There are several options for installing MapIt. The rest of this page describes how to do this manually, for people who are used to setting up web applications, but there are two other options that may be easier:

If you prefer to set up each required component of MapIt yourself, proceed with the instructions below.

General notes

MapIt currently uses Postgres/PostGIS as its database backend – there’s no reason why e.g. SpatiaLite could not be used successfully, but it has never been tried.

1. Installing GeoDjango/PostGIS

To install GeoDjango and PostGIS, please follow all the standard instructions (including creating the template) over on the Django site at And anything else you need to set up Django as normal.

[ Note for UK/Ireland: Not only is the PostGIS that is installed missing SRID 900913, as the GeoDjango docs tell you, but both SRID 27700 (British National Grid) and SRID 29902 (Irish National Grid) can be incorrect (and they’re quite important for this application!). After you’ve installed and got a PostGIS template, log in to it and update the proj4text column of SRID 27700 to include +datum=OSGB36, and update SRID 29902 to have +datum=ire65. This may not be necessary, depending on your version of PostGIS, but do check. ]

2. Installing other required packages

You will also need a couple of other packages, so install them:

sudo apt-get install python-gdal

Installation as a Django app

As MapIt is a Django app, if you are making a GeoDjango project you can use MapIt from within your project like any normal Django app:

  • Install MapIt as a python package:

      pip install django-mapit (or use -e git+ to install from source control)
  • Open your and edit as follows:
    • Add mapit and django.contrib.gis to your INSTALLED_APPS
    • Add MAPIT_AREA_SRID – the SRID of your area data (if in doubt, set to 4326)
    • Add MAPIT_COUNTRY – used to supply country specific functions (such as postcode validation). If you look at the country files in mapit/countries/ you can see how to add specialised country-specific functions.
    • Add MAPIT_RATE_LIMIT – a list of IP addresses or User Agents excluded from default rate limiting
  • Set up the new database tables:
    • ./ migrate
  • Add a line to your patterns pointing at mapit.urls, for example:

          (r'^mapit/', include('mapit.urls')),

Installation standalone with the example project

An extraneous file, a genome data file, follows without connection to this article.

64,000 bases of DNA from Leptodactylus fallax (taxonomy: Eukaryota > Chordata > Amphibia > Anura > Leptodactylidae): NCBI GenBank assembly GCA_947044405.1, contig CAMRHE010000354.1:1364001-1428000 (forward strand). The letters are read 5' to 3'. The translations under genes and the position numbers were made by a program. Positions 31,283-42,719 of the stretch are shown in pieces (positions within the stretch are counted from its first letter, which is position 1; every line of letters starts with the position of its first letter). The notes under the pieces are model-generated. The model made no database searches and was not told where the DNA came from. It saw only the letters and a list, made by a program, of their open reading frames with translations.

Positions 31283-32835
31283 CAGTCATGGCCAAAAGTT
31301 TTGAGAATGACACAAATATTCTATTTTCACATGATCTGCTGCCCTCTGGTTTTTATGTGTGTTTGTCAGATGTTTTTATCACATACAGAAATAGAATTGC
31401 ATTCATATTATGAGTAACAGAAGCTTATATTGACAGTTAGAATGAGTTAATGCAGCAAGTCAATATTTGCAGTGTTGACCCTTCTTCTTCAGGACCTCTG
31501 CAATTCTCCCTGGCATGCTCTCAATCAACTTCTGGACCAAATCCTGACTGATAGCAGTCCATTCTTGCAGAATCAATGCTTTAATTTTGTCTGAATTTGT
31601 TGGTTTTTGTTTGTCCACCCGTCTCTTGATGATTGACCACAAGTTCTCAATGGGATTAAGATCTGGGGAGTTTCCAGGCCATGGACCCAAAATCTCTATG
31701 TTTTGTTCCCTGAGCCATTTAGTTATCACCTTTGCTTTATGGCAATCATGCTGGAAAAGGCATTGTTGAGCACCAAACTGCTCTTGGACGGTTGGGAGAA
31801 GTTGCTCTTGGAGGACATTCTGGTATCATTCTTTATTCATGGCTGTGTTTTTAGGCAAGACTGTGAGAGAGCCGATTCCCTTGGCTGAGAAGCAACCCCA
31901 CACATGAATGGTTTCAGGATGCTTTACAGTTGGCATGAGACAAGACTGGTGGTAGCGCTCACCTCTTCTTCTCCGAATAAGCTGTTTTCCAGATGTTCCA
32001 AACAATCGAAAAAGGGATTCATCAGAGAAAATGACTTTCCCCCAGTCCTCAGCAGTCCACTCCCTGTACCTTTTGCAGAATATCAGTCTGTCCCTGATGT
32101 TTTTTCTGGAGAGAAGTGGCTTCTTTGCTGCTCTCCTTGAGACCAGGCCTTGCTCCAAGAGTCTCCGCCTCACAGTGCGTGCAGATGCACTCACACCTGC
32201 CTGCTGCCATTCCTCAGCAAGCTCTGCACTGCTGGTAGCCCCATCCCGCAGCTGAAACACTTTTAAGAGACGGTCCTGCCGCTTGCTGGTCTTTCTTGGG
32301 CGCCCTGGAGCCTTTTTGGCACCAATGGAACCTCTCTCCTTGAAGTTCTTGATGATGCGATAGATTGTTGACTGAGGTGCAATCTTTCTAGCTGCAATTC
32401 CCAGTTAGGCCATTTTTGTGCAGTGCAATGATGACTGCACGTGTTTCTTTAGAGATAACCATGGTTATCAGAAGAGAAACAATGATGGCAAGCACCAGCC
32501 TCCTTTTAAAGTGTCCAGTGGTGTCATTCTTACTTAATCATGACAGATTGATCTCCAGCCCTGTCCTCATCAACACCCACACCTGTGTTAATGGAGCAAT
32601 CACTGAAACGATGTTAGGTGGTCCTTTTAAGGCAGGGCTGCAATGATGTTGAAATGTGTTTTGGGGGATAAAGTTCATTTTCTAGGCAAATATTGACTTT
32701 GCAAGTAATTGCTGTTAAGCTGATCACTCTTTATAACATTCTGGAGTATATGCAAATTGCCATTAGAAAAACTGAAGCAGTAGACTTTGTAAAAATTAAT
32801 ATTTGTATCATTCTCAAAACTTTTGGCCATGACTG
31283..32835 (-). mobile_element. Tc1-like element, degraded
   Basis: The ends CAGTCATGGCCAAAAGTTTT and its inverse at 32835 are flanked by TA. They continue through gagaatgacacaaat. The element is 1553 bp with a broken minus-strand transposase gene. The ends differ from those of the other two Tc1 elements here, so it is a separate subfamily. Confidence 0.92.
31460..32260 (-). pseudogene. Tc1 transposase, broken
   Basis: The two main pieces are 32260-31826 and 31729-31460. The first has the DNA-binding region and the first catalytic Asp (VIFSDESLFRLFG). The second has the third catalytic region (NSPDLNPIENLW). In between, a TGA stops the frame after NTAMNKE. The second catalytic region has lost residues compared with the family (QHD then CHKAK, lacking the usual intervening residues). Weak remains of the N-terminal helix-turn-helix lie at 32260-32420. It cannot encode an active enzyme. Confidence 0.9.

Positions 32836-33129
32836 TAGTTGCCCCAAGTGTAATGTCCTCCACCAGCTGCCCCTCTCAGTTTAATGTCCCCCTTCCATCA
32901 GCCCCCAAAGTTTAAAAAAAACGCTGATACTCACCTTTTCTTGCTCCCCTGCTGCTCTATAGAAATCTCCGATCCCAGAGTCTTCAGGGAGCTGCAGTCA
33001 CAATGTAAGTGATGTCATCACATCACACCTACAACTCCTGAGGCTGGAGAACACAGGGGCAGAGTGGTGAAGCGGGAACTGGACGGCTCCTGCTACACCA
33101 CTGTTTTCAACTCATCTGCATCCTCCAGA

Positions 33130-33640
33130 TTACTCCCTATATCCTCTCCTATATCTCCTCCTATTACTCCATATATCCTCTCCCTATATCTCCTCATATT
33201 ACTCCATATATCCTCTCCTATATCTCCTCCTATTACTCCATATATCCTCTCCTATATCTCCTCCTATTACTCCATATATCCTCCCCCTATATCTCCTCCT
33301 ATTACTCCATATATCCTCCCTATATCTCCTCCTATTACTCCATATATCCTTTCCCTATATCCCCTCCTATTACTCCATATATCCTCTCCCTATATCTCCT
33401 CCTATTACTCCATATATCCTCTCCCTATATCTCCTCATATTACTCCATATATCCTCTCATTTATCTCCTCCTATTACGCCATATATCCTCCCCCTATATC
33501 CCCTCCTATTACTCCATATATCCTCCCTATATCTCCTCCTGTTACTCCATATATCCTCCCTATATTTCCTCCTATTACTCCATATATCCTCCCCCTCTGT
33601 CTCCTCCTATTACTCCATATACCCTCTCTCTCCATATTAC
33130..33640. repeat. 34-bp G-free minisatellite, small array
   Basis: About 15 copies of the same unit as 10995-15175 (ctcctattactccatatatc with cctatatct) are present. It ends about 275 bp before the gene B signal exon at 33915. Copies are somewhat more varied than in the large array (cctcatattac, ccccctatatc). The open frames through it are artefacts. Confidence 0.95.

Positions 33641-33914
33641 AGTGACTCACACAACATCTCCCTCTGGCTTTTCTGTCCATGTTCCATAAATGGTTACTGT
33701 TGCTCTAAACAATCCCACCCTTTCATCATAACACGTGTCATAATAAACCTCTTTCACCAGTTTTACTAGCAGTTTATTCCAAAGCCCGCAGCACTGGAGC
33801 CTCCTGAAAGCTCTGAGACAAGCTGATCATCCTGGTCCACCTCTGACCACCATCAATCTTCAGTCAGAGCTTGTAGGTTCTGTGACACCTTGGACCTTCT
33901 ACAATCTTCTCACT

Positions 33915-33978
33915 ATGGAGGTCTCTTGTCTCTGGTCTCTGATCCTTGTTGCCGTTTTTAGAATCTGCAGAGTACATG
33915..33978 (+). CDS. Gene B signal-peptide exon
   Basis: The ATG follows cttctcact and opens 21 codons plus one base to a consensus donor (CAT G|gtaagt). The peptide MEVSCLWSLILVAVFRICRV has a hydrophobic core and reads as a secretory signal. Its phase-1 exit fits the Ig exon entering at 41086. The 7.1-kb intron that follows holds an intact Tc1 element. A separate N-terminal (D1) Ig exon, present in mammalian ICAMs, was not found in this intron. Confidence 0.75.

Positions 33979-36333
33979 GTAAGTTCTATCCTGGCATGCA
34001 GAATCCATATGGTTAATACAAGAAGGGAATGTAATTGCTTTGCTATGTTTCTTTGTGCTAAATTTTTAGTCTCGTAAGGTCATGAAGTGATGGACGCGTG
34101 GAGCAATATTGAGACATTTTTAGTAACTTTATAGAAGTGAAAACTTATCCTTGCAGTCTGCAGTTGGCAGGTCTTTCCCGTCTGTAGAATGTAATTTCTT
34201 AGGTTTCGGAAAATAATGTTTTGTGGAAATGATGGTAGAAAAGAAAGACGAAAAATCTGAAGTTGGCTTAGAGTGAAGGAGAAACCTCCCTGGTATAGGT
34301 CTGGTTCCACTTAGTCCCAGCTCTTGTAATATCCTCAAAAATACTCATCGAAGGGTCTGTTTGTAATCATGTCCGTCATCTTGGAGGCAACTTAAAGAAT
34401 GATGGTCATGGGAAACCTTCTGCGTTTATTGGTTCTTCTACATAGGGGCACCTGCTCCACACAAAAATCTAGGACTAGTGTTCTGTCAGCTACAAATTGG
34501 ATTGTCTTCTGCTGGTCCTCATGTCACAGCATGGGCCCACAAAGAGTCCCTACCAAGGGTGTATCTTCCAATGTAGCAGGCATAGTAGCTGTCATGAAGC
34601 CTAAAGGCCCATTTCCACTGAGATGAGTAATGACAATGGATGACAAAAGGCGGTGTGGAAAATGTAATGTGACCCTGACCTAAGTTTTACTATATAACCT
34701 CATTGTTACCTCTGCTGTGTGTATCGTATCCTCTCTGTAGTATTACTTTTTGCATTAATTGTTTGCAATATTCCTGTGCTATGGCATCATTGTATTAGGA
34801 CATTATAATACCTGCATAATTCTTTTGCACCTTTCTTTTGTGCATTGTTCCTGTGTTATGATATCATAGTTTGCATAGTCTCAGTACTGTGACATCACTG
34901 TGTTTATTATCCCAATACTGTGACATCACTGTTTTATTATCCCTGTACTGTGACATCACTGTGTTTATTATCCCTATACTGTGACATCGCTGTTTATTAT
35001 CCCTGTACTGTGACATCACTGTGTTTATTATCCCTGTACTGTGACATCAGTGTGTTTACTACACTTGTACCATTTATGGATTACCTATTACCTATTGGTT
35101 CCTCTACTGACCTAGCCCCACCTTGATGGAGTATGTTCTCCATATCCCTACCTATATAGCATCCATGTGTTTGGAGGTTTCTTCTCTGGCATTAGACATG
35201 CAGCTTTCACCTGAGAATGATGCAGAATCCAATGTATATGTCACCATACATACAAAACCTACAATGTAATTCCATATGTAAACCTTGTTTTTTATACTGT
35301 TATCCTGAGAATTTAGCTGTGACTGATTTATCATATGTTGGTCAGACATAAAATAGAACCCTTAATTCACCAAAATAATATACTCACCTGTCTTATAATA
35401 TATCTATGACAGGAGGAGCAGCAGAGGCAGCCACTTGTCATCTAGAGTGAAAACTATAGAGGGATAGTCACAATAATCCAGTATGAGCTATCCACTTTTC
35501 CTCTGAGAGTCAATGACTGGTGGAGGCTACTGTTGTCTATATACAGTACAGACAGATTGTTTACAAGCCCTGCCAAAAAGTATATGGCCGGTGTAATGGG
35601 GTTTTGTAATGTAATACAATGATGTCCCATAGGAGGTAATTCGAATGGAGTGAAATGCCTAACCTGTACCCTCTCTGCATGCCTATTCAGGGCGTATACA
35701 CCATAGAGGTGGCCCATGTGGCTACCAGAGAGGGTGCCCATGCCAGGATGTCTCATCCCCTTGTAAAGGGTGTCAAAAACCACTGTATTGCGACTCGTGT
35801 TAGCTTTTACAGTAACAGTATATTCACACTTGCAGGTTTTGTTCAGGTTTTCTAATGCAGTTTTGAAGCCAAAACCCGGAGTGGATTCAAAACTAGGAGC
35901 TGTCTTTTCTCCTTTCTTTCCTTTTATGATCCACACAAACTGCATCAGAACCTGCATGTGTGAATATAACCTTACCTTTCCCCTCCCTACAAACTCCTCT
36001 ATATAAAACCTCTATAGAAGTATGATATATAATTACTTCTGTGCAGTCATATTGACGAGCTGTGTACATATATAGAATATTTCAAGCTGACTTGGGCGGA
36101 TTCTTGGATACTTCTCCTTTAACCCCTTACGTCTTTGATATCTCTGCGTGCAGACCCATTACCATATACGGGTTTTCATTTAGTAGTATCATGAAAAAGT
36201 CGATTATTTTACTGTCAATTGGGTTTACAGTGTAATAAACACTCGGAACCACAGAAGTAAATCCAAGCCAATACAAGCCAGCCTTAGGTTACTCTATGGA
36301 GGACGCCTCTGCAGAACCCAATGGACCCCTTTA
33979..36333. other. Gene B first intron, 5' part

• The example project uses memcached, so install that:

      sudo apt-get install memcached python-memcache
  • A standard git clone will get you the repository:

      git clone git://
      cd mapit
  • Set up your configuration variables:

      cp conf/general.yml-example conf/general.yml Now edit `conf/general.yml` to point to your local postgresql database, and edit the other settings as per the documentation given in that file. If you don't know what `AREA_SRID` to use, delete that line or set it to `4326`. `COUNTRY` is optional and can be used for e.g. differing sorts of postcode (zipcode) validation – if you look at the country files in `mapit/countries/` you can see how to add specialised country-specific functions to validate postcodes etc.

    If you’re going to be importing big datasets, make sure that DEBUG is False; otherwise, you’ll run out of memory as it tries to remember all the SQL queries made during an import.

  • Optionally, also turn off escape_string_warning in Postgres’ config (unless you want your server to run out of disc space logging all the errors, as ours did the first time I imported overnight and didn’t realise).

  • At this stage, you should be able to set up the database and run the development server. Firstly, set up a virtual environment and install the required packages:

      virtualenv .venv
      source .venv/bin/activate
      pip install -e .
  • Generate the CSS from the provided SASS:

      ./ collectstatic
  • Create the database tables (do add an admin user when prompted, though you can add one at any time with ./ createsuperuser):

      ./ migrate mapit
  • Run the development server

      ./ runserver (Alternatively, set up a live web server however you wish – see the Deployment Django documentation for details beyond the scope of this document.)

You can then visit http://localhost:8000/ and hopefully see the default MapIt homepage. http://localhost:8000/admin/ should show the admin interface.

This is enough to have a working site. You can create areas and postcodes using the admin interface and they will automatically work in the API-based front end.

However, if you have some bulk data you wish to import (which will make setup easier), you will need to import this data into MapIt. Now see the section on importing data.